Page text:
Origin PC Millennium Gaming Desktop Review: Custom Chassis, Blinding Speed
Origin PC Millennium: Cinebench & PCMark 8 Benchmarks
Based on Maxon Cinema 4D software, this test uses a 3D scene and polygon and texture manipulation to assess GPU and CPU performance. We ran the Main Processor Performance (CPU) test, which builds a still scene containing about 2,000 objects, for a total polygon count above the 300,000 mark. Here we're focusing strictly on software rendering on the CPU and it's heavily taxing on this one aspect of system performance, both with multi-threaded and single-threaded rendering.
We organize our graph in order of multi-threaded performance, and when having the benefit of tapping on all available cores and threads. Cinebench runs fastest on systems built around a high-end desktop (HEDT) CPU. The Millennium, with its overclocked Core i7-8700K, just isn't able to match a Threadripper 1950X, as found in Dell's Alienware Area-51, or the Core i9-7900X that Xidax shoved inside its X-8. That said, the multi-threaded score is strong in its own right.
In single-core performance, the Millennium leads the pack alongside Maingear's Vybe, which is also overclocked to 5GHz.
The same story unfolds in Cinebench R15, which we've only recently started collecting scores for. Origin PC's Millennium is the only system on our chart that is running a mainstream consumer chip, as opposed to an HEDT processor, and is disadvantaged in the number of physical cores and threads. So, it's not surprising that it's multi-threaded score trails behind those other systems.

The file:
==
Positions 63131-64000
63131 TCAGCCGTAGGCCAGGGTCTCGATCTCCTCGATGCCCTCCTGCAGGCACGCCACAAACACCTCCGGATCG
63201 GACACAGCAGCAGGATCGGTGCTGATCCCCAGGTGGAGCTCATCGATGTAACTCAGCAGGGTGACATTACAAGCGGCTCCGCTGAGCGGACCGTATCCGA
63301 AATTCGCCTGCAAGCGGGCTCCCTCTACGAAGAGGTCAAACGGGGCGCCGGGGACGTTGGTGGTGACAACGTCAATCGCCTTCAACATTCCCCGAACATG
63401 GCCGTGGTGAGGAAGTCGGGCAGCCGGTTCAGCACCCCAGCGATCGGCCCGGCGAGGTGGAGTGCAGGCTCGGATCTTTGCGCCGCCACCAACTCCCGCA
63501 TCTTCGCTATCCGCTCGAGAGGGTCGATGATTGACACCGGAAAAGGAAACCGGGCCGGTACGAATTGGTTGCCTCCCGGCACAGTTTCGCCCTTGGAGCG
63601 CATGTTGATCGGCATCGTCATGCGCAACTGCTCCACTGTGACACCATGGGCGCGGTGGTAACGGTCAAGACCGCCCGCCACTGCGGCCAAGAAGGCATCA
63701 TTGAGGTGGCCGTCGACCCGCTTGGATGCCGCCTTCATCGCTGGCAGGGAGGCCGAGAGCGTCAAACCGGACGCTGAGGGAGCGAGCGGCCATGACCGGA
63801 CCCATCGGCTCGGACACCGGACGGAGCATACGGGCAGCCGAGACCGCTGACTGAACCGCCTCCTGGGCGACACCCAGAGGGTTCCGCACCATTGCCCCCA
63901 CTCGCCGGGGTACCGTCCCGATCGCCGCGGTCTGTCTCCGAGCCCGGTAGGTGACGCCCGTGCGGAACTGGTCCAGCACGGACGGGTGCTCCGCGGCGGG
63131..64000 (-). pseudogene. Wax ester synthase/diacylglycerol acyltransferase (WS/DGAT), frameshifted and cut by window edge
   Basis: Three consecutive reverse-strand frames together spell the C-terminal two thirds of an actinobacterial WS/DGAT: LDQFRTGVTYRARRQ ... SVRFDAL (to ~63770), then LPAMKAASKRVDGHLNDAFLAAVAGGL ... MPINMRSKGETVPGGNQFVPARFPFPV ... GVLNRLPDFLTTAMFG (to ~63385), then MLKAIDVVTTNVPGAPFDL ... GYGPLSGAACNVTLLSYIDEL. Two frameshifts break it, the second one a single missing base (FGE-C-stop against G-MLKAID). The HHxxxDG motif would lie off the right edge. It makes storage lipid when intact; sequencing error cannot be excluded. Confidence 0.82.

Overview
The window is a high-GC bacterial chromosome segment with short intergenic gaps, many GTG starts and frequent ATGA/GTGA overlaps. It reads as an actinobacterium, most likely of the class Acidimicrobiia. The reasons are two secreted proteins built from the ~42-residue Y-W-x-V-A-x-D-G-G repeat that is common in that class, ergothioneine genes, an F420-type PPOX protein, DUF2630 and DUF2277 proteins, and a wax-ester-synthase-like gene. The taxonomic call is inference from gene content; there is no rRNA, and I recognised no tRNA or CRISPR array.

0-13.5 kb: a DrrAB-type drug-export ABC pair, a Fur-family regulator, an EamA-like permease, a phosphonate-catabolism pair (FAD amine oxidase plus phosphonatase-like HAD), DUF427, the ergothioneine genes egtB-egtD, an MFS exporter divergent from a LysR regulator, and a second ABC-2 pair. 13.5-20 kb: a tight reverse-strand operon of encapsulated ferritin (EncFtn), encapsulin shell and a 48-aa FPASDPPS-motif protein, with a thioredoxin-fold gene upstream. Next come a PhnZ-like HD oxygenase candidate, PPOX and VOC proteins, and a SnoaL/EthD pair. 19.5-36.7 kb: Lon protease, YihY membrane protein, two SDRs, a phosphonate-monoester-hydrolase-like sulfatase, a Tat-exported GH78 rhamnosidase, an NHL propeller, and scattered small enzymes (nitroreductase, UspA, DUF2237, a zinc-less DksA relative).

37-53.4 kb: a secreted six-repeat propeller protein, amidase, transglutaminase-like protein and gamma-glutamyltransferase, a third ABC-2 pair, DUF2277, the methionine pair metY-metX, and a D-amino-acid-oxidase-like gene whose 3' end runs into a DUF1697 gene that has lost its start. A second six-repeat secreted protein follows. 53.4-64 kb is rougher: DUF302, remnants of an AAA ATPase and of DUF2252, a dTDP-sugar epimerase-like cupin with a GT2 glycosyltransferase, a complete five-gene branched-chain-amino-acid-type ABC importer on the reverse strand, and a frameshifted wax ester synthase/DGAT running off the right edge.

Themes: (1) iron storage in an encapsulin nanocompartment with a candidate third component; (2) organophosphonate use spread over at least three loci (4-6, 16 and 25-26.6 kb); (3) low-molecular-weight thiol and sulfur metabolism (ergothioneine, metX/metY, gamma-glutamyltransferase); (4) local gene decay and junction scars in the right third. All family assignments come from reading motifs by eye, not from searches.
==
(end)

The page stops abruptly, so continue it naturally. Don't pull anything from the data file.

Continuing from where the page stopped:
If looking at single-core performance, however, the Millennium shoots to the top of the chart. The Millennium is about 10 percent faster than the closest competitor in Cinebench's single-threaded workload, and around 28 percent faster than the Alienware Area-51—woof!
PCMark 8 simulates the workloads computers face in several different settings, including home, office and content creation. The benchmark also has a test that simulates a creative professional’s usage, as well as battery and storage tests. We ran the tests with OpenCL acceleration enabled to leverage the power of the system's GPUs, CPU and storage subsystem combined.
Here we see the Millennium place much higher among high-end desktops. Its performance is unequaled in the Home Accelerated test, and second only to Maingear's Vybe in the Work Accelerated test, getting edged out by a hair.
PCMark 8 puts a strong emphasis on storage performance, we have found, and the 512GB Samsung 960 Pro NVMe SSD installed gives the Millennium a strong base to work off of. It also has 16GB of DDR4-3000 of RAM to throw at productivity workloads, and of course a fast processor paired with dual GPUs.
Okay, enough with the work chores. Now let's look at graphics and gaming performance...